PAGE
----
Earlier this morning, along with Matt Mullenweg, I decided to visit the Taj Mahal, India’s heritage site and truly a wonder of our world. I hadn’t been to see it in almost three decades; scenes from “Slumdog Millionaire” admittedly helped me take the four-hour car ride down to Agra from New Dehli.
We spent hours visiting the monument, which is at its very core a symbol of a man’s love for his wife, learning very detailed historical information from our able guide. I was both spellbound and speechless. [digg=http://digg.com/apple/Weird_Analogy_GigaOm_Just_Compared_Apple_To_The_Taj_Mahal]
As a child, I remember experiencing the Taj with wonder and amazement. As an adult, I appreciate the pain and patience of the artisans who built it some 350-odd years ago. As a kid I was awestruck by the notion of an empress’s mausoleum; the grown-up version of me was blown away by its beauty.
As I walked across the cool marble, the afternoon sun baking overhead and an almost-dry River Yamuna in the background, I summed up what I was feeling in a tweet: “Just came out of Taj. Intense. Profound. Symmetry. Dedication. Passion. Love. Humbling. Perfection.” (Follow me around Delhi on Twitter.)
Ironically, those are some of the same adjectives I’ve used to describe Apple (s aapl) and its products. I don’t necessarily want to equate the majestic Taj with mere machines, but they are undeniably similar.
For instance, at the Taj we saw intricate flowers and fauna carved into marble and filled with coral, onyx and jade. The three-dimensional nature of these patterns were repeated thousands of time without a blemish.
The geometrical symmetry of the complex extends from one corner to another. Even the shadow reflected in the pool in front of the Taj is perfectly symmetrical with the building.
Emperor Shah Jahan had a perfect replica of a mosque created to give balance to the whole complex. The four minarets lean out just ever so slightly so that in the unlikely event that they do fall, they won’t damage the main building. Now that is some attention to detail.
The Taj is a collection of small perfections that add up to one large perfection, a treasure that cannot adequately be captured by words, photos, eyes, or even the human brain. It was one man’s vision, brought to life by thousands of others who worked tirelessly over a period spanning more than 20 years. There will be nothing like it ever again.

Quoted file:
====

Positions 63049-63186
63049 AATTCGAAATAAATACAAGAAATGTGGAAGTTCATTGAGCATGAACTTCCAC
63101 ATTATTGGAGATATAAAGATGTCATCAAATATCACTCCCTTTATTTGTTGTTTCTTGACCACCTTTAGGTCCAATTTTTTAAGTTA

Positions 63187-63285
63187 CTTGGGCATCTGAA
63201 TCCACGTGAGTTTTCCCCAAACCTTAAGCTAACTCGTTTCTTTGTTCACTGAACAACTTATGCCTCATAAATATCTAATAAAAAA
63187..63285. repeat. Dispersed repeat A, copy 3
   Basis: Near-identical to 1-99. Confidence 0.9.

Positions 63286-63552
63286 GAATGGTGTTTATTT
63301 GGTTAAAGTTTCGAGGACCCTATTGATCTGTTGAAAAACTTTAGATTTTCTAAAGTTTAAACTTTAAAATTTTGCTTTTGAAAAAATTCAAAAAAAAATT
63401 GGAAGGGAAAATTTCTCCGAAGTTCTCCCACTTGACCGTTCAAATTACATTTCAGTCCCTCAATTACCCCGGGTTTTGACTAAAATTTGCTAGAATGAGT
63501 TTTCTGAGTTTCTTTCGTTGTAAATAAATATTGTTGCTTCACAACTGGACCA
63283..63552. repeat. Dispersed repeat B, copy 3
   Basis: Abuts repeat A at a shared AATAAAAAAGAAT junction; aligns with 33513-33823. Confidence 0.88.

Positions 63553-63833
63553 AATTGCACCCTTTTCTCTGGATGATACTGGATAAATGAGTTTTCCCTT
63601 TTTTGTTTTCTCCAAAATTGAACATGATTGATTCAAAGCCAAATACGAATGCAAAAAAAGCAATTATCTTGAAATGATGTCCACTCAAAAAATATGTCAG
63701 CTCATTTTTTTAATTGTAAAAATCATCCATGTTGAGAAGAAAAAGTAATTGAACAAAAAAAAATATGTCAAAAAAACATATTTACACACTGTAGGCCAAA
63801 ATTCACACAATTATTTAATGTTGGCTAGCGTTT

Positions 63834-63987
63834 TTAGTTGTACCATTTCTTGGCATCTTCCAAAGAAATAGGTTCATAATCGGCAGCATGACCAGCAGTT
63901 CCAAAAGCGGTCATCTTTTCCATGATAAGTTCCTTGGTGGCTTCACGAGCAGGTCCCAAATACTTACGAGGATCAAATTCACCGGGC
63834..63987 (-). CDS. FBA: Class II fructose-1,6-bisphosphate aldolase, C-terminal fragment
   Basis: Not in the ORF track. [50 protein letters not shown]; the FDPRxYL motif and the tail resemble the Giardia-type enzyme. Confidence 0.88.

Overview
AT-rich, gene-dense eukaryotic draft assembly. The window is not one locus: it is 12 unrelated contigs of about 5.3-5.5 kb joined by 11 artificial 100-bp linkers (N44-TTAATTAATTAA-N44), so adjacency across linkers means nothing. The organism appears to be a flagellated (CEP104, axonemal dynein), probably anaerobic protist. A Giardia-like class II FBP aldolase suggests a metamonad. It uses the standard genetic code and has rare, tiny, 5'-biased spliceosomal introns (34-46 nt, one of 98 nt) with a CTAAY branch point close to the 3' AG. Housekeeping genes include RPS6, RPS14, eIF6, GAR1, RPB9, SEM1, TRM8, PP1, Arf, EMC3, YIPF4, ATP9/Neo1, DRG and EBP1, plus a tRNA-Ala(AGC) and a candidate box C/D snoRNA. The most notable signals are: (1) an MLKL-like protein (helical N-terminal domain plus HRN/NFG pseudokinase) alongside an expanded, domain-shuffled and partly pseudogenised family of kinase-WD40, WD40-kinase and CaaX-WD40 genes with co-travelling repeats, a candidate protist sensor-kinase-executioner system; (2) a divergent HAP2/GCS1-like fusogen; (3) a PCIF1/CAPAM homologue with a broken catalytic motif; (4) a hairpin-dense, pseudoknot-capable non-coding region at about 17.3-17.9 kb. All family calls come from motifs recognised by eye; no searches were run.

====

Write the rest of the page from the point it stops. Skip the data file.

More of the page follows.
If you had to pick a modern, and technology-specific, analogy of this high ideal, it would be Apple. Like the Taj, where the architects used a double dome to cool the tomb, and elegant air ducts to circulate the cooling air throughout the entire building, the company has combined form, function and art to come up with perfection.
Steve Jobs and thousands of Apple staff have spent more than 25 years trying to create machines that pay similar attention to minor things, sometimes seemingly useless ones. The ability to create Wi-Fi networks comes to mind, as does the ability to zoom in to better view documents. The aluminum unibody of the MacBook Air seems like little more than a beautiful design feature until you realize it’s used to cool the entire machine — just like the double domes and air ducts of the Taj.
And now, sitting in a car on a clogged highway on our way back to New Dehli, with Matt dozing off beside me, I’m thinking about how rushed we all are, and how being so rushed inhibits our ability to appreciate the opportunities we have to create small perfections. Our short-term focus is a sad reflection on society, one that has made it too easy to forget about the human ability to create something that can last generations.
I’m so glad I saw the Taj today.
For more pictures of my trip to the Taj, please visit my personal blog.